Blu-ray: A Primer

By: Kenny Hemphill

Currently, the major Hollywood film studios are split evenly in their support fro Blu-ray and HD-DVD, but most of the electronics industry is currently in the Blu-ray camp. The key difference between Blu-ray disc players and recorders and current optical disc technology is that Blu-ray, as its name suggests, uses a blue-violet laser to read and write data rather than a red one. Blue light has a shorter wavelength than red light, and according to the Blu-ray Disc Association (BDA), which is made up of, amongst others, Sony, Philips, Panasonic, and Pioneer, this means that the laser spot can be focussed with greater precision.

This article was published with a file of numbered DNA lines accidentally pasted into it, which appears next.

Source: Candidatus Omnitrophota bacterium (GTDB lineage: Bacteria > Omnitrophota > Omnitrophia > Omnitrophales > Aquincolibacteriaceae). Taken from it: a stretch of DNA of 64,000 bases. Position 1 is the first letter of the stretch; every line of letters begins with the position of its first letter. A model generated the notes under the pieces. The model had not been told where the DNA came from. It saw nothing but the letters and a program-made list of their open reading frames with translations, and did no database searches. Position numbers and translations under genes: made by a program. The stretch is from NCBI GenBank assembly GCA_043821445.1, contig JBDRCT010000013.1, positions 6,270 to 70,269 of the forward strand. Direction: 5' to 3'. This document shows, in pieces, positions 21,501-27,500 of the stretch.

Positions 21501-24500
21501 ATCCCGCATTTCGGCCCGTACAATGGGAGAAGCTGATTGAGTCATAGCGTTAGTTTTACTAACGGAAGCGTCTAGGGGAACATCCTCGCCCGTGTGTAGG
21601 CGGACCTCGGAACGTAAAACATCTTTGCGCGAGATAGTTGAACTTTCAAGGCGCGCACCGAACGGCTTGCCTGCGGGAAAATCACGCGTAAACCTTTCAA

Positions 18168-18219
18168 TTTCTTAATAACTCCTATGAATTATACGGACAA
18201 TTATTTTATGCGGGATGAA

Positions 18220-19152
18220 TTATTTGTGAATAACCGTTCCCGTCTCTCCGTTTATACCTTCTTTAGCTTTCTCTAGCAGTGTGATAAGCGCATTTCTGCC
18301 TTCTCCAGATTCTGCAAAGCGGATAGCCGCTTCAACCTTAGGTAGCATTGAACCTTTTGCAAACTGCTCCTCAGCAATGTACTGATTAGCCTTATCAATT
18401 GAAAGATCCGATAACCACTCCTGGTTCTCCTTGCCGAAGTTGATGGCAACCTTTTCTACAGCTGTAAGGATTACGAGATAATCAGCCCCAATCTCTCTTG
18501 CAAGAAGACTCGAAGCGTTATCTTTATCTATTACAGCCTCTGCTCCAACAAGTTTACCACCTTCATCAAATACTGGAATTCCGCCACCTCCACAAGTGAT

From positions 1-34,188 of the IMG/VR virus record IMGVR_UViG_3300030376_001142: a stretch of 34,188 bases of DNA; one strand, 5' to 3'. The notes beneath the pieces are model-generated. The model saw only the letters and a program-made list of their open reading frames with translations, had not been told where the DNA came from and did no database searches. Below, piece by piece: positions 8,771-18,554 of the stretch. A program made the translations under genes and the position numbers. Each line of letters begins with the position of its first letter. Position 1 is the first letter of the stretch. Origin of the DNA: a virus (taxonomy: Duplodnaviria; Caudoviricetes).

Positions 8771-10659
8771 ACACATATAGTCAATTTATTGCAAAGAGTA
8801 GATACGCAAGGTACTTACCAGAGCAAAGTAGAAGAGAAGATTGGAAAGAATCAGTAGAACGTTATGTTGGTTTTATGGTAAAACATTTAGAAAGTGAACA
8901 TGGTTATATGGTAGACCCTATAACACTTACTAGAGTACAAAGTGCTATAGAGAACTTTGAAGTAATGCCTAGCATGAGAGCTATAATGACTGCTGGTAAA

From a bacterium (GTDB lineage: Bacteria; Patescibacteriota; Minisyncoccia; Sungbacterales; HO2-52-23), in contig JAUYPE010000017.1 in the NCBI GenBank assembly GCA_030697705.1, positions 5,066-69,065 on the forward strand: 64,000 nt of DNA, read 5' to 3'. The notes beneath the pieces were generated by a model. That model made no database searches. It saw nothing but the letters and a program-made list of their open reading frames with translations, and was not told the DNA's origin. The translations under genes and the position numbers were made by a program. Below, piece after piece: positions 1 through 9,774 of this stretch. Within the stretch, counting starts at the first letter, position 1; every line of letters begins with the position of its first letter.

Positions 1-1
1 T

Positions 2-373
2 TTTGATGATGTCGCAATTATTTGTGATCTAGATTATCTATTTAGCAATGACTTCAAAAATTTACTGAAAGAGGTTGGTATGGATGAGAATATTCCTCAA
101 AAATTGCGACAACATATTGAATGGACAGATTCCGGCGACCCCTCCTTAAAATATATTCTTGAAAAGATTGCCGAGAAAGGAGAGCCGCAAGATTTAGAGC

Blu-ray discs have a maximum capacity of 25GB and dual-layer discs can hold up to 50GB - enough for four hours of HDTV.

Like HD-DVD, Blue laser discs don’t require a caddy and the players and recorders will be able to play current DVD discs. Codecs supported by Blu-ray include the H.264 MPEG-4 codec which will form part of Apple’s QuickTime 7, and the Windows Media 9 based VC-1.

The BDA says that although blue laser discs and players are already shipping in Japan, they won’t ship in the US until the end of 2005 at the very earliest. It is likely that players will be very expensive initially, compared to DVD players. In Japan, they cost the equivalent of $2000. However, as with all new technologyArticle Search, prices will quickly fall - particularly as Blu-ray will be competing with HD-DVD for that space under your TV.

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